“Considering the birthing pains, the delivery was quite good.” That’s how Roger Secrist, the man who hatched the idea of the American Eventing Championships and its location at the Carolina Horse Park, evaluated the inaugural AEC (p. 26).
Ever since the concept’s introduction two years ago, some organizers and members have predicted that the AEC would be a failure because enough riders would never cross the country to make it truly “national.” Others opposed it because its date conflicted with established events in Area II (the U.S. Eventing Association’s most populated area), others protested that the AEC shouldn’t be on the East Coast, and others believed the USEA shouldn’t be promoting any competitions. But 415 horses started (from about 470 entries), and they came from all 10 areas and 38 states plus the District of Columbia, although only about half a dozen riders made a cross-country journey from California, Arizona, Oregon, Utah or Idaho, despite the $50,000 prize money.
I’ve always been in the doubtful camp, for two reasons: First, geography has predestined the dismal failure of national championships in endurance and dressage, and why would eventing be able to buck history? Second, the USEA’s mission is to further education, not competition, and I considered the AEC an incorrect use of the USEA’s human and financial resources. Roger and I have discussed the AEC’s value and desirability several times, so when I managed to qualify for it in July, I decided to ride because I knew Roger’s crew would stage a top-class event and that John Williams’ courses would be worth the seven-hour trip. On those two counts, I’m glad to say that I was absolutely right.
More importantly, my AEC experience suggested that it might be educational in a subtle but important way. The organizers spent more than $100,000 on Williams’ AEC courses, and his fences required correct riding and presentation. Some of the competitors had never seen novice or training level fences as demanding as those before; others had never seen an intermediate or advanced course at all. So being at the AEC raised their own competitive bar, and, penalties or not, it should have raised their training or educational bar too. And since about a dozen times John built the fences for all five levels side by side or close by each other, he provided a clear illustration of how the questions increase as the levels progress. He even led anyone who wanted to join him on an advanced course walk on Saturday.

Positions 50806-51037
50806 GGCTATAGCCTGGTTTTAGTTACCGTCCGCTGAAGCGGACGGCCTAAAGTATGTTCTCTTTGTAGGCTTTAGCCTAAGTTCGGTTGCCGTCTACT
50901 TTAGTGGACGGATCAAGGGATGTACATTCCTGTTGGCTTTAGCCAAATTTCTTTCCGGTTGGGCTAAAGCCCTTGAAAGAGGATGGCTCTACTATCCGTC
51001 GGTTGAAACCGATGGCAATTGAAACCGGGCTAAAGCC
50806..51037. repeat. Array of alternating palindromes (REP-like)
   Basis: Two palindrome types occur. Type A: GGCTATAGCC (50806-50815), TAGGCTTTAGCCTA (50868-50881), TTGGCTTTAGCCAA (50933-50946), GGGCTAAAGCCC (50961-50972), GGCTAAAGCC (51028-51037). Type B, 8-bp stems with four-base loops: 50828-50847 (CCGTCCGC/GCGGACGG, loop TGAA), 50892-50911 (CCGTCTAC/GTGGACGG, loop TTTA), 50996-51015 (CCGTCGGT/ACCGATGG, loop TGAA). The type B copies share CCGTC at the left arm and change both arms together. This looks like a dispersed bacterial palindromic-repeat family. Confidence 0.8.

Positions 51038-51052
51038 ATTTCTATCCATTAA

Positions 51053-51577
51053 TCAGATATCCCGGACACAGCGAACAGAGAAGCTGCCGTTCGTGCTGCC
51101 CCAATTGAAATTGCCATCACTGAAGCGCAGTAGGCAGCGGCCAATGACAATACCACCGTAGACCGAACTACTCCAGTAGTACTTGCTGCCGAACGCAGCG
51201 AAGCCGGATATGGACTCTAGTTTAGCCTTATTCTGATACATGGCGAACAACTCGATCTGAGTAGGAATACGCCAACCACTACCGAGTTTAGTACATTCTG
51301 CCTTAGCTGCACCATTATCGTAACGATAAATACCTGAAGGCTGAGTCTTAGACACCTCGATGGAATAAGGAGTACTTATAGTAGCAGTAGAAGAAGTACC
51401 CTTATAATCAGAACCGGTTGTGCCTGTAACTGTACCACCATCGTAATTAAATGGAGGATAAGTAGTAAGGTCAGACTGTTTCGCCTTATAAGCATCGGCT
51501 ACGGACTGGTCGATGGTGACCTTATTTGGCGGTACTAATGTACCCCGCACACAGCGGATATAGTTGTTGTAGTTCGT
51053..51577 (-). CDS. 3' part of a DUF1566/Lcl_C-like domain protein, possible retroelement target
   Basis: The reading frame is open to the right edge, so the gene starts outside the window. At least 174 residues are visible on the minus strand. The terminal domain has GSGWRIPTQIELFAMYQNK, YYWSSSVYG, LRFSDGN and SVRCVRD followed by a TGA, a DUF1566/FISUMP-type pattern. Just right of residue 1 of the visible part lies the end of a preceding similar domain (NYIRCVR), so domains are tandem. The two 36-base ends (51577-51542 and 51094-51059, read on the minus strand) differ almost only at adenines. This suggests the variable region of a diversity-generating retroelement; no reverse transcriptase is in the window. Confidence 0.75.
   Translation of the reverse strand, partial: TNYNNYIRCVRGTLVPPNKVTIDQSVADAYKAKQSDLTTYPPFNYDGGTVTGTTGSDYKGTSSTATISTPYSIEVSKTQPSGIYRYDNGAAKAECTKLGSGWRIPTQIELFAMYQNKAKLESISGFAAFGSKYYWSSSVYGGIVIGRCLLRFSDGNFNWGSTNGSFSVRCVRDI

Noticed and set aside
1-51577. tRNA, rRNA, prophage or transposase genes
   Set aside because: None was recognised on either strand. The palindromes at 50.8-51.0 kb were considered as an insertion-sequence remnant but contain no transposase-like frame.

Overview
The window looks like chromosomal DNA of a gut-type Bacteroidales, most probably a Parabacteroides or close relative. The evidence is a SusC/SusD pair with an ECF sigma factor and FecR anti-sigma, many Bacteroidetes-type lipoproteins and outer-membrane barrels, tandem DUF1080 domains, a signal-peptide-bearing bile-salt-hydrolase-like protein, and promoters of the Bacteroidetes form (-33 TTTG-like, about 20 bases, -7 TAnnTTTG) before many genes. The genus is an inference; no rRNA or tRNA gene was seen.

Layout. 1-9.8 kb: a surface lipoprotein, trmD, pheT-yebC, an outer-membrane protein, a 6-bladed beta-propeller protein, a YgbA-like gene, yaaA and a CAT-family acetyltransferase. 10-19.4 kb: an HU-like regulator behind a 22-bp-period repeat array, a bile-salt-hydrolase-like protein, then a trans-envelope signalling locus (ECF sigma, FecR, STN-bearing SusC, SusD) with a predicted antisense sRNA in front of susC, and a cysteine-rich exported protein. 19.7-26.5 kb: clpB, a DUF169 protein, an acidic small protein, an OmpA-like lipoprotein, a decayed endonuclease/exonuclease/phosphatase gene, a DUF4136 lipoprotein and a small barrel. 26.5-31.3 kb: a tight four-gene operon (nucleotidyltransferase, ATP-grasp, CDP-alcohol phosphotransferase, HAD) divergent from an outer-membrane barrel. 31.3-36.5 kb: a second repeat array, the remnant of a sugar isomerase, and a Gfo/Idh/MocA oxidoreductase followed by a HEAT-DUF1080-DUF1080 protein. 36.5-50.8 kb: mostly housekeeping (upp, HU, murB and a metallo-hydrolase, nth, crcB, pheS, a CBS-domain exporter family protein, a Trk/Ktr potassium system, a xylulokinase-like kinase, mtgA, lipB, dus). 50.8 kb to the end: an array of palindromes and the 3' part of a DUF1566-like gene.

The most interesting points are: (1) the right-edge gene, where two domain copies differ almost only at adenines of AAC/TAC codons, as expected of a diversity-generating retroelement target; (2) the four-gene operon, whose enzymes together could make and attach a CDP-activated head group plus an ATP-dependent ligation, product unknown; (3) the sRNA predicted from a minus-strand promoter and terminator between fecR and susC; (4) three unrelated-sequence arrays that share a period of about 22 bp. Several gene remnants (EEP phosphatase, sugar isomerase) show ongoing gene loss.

Denny Emerson also gave a talk about breeding and finding event prospects, and Roger told me that they plan to offer many more educational opportunities next year. “From our surveys and what people said to us, those things seem to have been an even bigger hit than I ever thought about them being,” he said.
I initially objected to the AEC because I thought the USEA should be using its resources to improve cross-country course design and construction and to standardize instruction around the country, not to create a new competition. Well, perhaps this competition will have just that effect as it gathers riders, trainers, organizers and course designers from across the country to see riding at all levels, an experience few have regularly. While the novice and training level riders were reveling in having a “Rolex” of their own, it occurred to me that, just maybe, the AEC will have the educational bar-raising effects on the lower levels that the Rolex Kentucky CCI**** has had on the advanced level. If it does, the AEC would, indeed, be a valuable investment of people’s
time and money.